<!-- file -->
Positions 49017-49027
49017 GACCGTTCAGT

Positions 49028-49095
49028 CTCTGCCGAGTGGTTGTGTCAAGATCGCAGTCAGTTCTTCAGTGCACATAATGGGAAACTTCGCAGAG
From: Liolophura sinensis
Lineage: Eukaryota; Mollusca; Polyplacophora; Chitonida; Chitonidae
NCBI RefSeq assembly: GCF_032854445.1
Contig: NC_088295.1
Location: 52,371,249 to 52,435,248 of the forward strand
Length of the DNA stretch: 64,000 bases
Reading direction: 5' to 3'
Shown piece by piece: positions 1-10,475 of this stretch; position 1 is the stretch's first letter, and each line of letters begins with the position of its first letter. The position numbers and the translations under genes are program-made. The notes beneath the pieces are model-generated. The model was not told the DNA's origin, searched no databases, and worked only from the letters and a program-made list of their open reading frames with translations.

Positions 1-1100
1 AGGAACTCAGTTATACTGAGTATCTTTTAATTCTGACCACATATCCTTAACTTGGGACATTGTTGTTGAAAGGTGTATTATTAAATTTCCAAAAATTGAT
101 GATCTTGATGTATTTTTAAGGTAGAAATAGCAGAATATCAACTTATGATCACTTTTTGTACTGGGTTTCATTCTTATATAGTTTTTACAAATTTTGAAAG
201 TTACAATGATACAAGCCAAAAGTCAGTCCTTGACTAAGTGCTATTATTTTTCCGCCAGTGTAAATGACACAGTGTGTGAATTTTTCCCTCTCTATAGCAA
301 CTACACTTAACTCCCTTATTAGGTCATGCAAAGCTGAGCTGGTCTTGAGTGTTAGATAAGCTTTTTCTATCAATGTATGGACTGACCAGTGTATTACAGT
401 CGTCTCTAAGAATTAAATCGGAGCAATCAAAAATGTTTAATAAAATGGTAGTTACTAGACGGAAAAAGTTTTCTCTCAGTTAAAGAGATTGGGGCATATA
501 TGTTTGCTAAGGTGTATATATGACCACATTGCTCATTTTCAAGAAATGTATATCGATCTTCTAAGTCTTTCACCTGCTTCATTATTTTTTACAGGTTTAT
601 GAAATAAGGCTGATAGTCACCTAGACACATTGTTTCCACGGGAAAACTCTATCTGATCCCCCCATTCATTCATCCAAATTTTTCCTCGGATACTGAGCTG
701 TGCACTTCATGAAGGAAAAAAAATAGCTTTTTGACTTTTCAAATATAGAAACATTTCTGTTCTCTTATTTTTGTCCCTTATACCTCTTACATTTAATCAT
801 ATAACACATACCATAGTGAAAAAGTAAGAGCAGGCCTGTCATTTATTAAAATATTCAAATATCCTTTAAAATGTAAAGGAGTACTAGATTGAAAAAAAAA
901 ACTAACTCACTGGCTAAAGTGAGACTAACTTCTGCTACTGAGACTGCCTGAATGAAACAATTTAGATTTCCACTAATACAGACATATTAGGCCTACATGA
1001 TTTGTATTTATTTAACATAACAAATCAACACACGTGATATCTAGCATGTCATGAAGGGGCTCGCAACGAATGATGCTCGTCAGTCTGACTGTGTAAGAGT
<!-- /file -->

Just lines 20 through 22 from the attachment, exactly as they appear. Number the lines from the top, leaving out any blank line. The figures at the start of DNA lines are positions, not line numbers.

601 GAAATAAGGCTGATAGTCACCTAGACACATTGTTTCCACGGGAAAACTCTATCTGATCCCCCCATTCATTCATCCAAATTTTTCCTCGGATACTGAGCTG
701 TGCACTTCATGAAGGAAAAAAAATAGCTTTTTGACTTTTCAAATATAGAAACATTTCTGTTCTCTTATTTTTGTCCCTTATACCTCTTACATTTAATCAT
801 ATAACACATACCATAGTGAAAAAGTAAGAGCAGGCCTGTCATTTATTAAAATATTCAAATATCCTTTAAAATGTAAAGGAGTACTAGATTGAAAAAAAAA